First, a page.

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Developing Leadership: Using Triggers as a Wake-Up Call

Julie, a colleague of ours was struggling with Emma, her co-worker. Emma was someone Julie considered a friend, had known for years, admired, was mentored by, and worked with on many projects. After years of creative and successful collaborations, tensions were surfacing.

When Julie turned to us for coaching, we were tempted to ask her about the juicy details of her possible falling out with Emma, but, instead of getting into the story, we decided to apply Mussar, an ancient approach to Jewish character development, which includes awareness, compassion, and humility. We have been studying Mussar, and Beulah has been teaching and developing the contemporary practice of Mussar for the past few years. As leadership and organizational consultants, we’ve been intrigued with the efficacy of applying Mussar with our clients. We believe that at its core, leadership development is a form of moral and character development.

Our approach to Mussar is based on a clear premise: we hone our characters by serving others, and those people who irritate us the most are actually waking us up to ways we can improve ourselves. When someone annoys us enough we get triggered, tend to become self-involved, and only think of ourselves. While co-consulting with Emma, Julie was becoming bothered by Emma’s domineering attitude and tone of voice. Julie realized she had become focused on the relationship with Emma to the potential detriment of the project and the client’s desired outcomes.  Her thoughts were distracted by escalating negativity with Emma.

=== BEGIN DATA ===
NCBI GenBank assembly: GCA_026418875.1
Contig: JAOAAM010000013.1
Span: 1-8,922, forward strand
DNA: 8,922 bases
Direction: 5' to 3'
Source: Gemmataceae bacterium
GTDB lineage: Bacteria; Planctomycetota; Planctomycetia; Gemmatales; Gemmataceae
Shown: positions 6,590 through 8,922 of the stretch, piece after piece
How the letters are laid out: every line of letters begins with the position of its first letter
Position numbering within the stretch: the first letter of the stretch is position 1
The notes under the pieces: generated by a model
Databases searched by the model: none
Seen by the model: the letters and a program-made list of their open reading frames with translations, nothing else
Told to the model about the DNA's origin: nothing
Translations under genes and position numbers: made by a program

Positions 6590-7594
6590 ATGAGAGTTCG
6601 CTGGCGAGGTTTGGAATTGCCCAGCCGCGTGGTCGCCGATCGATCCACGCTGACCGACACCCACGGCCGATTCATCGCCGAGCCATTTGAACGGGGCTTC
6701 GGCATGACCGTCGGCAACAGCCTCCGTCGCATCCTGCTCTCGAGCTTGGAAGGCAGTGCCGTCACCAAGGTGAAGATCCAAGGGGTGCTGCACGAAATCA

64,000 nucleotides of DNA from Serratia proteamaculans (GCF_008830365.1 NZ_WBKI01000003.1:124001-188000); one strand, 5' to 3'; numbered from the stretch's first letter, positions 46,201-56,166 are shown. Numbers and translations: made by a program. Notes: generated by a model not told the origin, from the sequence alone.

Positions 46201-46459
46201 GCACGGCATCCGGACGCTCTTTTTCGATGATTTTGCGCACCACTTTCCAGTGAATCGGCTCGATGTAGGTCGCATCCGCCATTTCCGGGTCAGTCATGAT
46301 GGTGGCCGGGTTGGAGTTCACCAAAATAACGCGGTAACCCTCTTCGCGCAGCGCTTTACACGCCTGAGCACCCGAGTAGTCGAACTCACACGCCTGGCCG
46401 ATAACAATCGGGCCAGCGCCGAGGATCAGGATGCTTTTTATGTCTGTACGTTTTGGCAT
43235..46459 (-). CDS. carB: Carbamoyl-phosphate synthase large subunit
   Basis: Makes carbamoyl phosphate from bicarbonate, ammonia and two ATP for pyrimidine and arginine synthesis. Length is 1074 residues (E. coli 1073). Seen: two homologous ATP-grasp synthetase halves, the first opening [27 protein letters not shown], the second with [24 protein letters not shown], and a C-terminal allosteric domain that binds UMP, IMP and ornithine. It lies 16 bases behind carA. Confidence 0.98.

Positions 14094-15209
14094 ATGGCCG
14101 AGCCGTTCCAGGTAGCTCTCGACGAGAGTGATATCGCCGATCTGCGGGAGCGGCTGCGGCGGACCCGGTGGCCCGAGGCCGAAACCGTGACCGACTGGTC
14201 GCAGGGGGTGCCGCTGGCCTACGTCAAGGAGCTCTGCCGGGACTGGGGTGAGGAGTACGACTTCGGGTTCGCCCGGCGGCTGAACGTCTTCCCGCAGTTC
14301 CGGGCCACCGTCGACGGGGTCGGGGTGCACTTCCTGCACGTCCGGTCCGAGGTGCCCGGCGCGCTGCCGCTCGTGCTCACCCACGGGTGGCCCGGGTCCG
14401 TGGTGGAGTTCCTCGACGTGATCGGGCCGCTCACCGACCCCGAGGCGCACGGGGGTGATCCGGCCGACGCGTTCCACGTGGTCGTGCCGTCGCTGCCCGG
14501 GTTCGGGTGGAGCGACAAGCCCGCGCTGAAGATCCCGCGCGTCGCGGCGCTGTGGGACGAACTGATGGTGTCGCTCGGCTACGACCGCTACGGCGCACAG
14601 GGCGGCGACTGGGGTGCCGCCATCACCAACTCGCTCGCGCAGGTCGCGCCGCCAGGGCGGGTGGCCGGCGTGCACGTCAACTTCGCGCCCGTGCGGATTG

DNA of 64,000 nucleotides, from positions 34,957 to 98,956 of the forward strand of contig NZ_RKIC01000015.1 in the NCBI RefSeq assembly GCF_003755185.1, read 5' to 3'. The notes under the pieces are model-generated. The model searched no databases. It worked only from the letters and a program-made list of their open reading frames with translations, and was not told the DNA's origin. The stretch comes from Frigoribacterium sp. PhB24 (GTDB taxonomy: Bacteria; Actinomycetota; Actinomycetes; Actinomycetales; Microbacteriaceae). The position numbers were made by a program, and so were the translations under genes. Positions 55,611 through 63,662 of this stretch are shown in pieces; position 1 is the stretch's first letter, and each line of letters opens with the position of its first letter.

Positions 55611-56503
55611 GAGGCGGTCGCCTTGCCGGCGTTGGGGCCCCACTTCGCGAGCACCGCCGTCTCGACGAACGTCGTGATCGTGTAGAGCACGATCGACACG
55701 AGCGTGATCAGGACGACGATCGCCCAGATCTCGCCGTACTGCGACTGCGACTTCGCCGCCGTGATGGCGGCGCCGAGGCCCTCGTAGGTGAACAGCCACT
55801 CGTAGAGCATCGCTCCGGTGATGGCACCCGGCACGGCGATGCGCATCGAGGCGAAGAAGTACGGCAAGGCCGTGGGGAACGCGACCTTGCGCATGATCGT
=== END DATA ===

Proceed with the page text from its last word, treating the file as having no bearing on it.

As we began to investigate Julie’s dilemma, she saw one result of getting triggered was a shift in her focus from her client to her emotions about Emma. She woke up to the fact that she was being pulled from her leadership role. With this consciousness, she could start applying a leadership skill we call “getting back into role.” So, how to get back into her role as a co-consultant?

We began a Mussar approach by encouraging Julie to use two precepts. First, focus on the correct goal and be open to learning how to move forward. Second, be curious about what is happening with the other person involved in the situation. From this context, Julie took the steps to get back into her role.

Step One: Clarify your personal and/or professional goals.

Julie’s first goal was to serve and guide the client to the client’s outcomes. However, Julie began to see that she may not have fully articulated to herself or to Emma that she felt ready to shift her position from being mentored to being a full partner.  In the past two years, Julie had paid particular attention to her professional development and felt she was Emma’s equal, now able to bring models, theories and ideas that were unfamiliar to Emma.  Julie clarified her goals – to serve the client and adjust her dynamic with Emma as an equal partner.

Step Two: Get curious about what could be going on for the other person. Keep exploring until you feel a softening and can genuinely appreciate the other’s experience.

One reason Julie was pulled out of her role was her focus on her own story of being undermined by Emma. In our conversation, we asked what might be going for Emma. Julie brainstormed some possibilities:

  • Emma was uncomfortable with the shift in their power dynamic.